Browse Subject Areas

Click through the PLOS taxonomy to find articles in your field.

For more information about PLOS Subject Areas, click here.

  • Loading metrics

Agreeable Smellers and Sensitive Neurotics – Correlations among Personality Traits and Sensory Thresholds

  • Ilona Croy ,

    Affiliations Smell and Taste Clinic, Department of Otorhinolaryngology, University of Dresden Medical School, Dresden, Germany, Department of Psychosomatic Medicine, University of Dresden Medical School, Dresden, Germany

  • Maria Springborn,

    Affiliation Smell and Taste Clinic, Department of Otorhinolaryngology, University of Dresden Medical School, Dresden, Germany

  • Jörn Lötsch,

    Affiliation Pharmazentrum Frankfurt/Zentrum für Arzneimittelforschung, Entwicklung und Sicherheit, Institute of Clinical Pharmacology, Goethe-University, Frankfurt am Main, Germany

  • Amy N. B. Johnston,

    Affiliation Clinical Neuroscience, Eskitis Institute of Cell and Molecular Therapies, Griffith University, Nathan, Australia

  • Thomas Hummel

    Affiliation Smell and Taste Clinic, Department of Otorhinolaryngology, University of Dresden Medical School, Dresden, Germany

Agreeable Smellers and Sensitive Neurotics – Correlations among Personality Traits and Sensory Thresholds

  • Ilona Croy, 
  • Maria Springborn, 
  • Jörn Lötsch, 
  • Amy N. B. Johnston, 
  • Thomas Hummel


Correlations between personality traits and a wide range of sensory thresholds were examined. Participants (N = 124) completed a personality inventory (NEO-FFI) and underwent assessment of olfactory, trigeminal, tactile and gustatory detection thresholds, as well as examination of trigeminal and tactile pain thresholds. Significantly enhanced odor sensitivity in socially agreeable people, significantly enhanced trigeminal sensitivity in neurotic subjects, and a tendency for enhanced pain tolerance in highly conscientious participants was revealed. It is postulated that varied sensory processing may influence an individual's perception of the environment; particularly their perception of socially relevant or potentially dangerous stimuli and thus, varied with personality.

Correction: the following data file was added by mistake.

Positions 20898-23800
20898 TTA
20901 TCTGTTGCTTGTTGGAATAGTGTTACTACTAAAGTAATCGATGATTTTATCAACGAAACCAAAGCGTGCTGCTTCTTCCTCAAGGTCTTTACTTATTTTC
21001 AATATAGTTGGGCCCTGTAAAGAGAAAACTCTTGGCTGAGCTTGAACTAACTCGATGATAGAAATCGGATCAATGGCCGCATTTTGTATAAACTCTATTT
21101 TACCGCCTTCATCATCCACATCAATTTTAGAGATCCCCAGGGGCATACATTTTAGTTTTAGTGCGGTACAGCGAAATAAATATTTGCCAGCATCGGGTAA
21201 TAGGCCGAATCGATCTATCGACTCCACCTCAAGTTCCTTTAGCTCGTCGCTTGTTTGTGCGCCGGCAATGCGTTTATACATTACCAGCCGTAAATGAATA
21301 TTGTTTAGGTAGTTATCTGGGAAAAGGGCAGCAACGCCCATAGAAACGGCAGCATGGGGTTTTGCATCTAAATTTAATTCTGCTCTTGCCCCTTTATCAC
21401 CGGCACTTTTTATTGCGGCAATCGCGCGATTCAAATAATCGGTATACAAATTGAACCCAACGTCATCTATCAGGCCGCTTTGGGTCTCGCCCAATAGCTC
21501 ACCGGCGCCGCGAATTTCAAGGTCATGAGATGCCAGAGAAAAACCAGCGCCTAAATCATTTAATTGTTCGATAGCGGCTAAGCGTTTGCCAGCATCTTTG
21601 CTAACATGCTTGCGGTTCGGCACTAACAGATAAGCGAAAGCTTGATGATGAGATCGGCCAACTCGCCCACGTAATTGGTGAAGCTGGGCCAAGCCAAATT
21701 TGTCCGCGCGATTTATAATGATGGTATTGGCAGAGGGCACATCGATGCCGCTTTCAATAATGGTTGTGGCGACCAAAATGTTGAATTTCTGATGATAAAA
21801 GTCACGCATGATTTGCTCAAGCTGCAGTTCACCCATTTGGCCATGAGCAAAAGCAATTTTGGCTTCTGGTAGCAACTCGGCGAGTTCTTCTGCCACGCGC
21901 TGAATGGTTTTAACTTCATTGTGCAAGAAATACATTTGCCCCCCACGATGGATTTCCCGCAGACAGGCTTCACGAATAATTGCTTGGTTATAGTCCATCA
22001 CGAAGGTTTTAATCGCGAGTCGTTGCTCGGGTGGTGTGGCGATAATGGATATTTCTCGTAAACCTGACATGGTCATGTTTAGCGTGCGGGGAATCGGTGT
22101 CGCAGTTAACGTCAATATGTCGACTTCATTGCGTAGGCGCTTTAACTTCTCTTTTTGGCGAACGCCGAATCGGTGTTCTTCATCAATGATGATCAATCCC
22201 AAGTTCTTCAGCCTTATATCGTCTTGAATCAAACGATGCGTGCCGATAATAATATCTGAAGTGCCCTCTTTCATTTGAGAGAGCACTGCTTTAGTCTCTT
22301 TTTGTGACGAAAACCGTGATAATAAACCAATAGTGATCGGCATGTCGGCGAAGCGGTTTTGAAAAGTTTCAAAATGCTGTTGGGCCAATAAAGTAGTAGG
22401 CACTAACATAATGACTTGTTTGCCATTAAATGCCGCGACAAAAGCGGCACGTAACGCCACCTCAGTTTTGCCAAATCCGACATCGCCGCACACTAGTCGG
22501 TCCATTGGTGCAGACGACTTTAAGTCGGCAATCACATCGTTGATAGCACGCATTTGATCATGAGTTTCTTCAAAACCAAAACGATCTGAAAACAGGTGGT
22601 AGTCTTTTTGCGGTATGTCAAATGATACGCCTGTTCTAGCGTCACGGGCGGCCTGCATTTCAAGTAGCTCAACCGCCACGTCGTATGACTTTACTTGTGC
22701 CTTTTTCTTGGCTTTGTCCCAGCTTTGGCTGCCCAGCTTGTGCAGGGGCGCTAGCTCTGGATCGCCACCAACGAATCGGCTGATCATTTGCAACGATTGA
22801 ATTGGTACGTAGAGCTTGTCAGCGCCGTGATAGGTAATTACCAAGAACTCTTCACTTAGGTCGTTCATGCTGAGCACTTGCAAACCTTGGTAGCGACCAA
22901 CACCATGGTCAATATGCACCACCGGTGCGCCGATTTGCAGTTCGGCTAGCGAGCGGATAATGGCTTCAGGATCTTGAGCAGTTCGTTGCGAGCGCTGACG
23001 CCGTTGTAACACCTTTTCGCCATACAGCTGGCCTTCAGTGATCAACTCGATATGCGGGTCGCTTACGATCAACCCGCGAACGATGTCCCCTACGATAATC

Personality research often explores the development of and influences on personality traits, characteristics that are sometimes defined as “enduring tendencies or habitual patterns of behavior, thought, and emotion” [1]. Many models of personality, exploring and defining specific traits have been developed, some more complex than others. The five-factor model of personality [2] enables a description of human personality in a relatively economical way. It is intended to supply a comprehensive taxonomy of traits using only five basic categories- extraversion, neuroticism, agreeableness, openness and conscientiousness and thus provides opportunity to effectively explore potential influences on the development of personality traits and their relationships with other parameters such as sensory ability.

Indeed, one of the most interesting areas in current personality research deals with the problem of how personality may be shaped during development. What induces people to differ from each other in the way they think, feel or behave in certain situations? The last few decades of personality research and clinical praxis have seen the emergence of nature-nurture-interaction hypotheses in answer to such fundamental developmental issues [3], [4]. These suggest that basic tendencies are constitutionally predisposed but are also developed and shaped during experiences with and within the environment. Thus, the environment enables subtle shaping of apparently underlying genetic components of personality.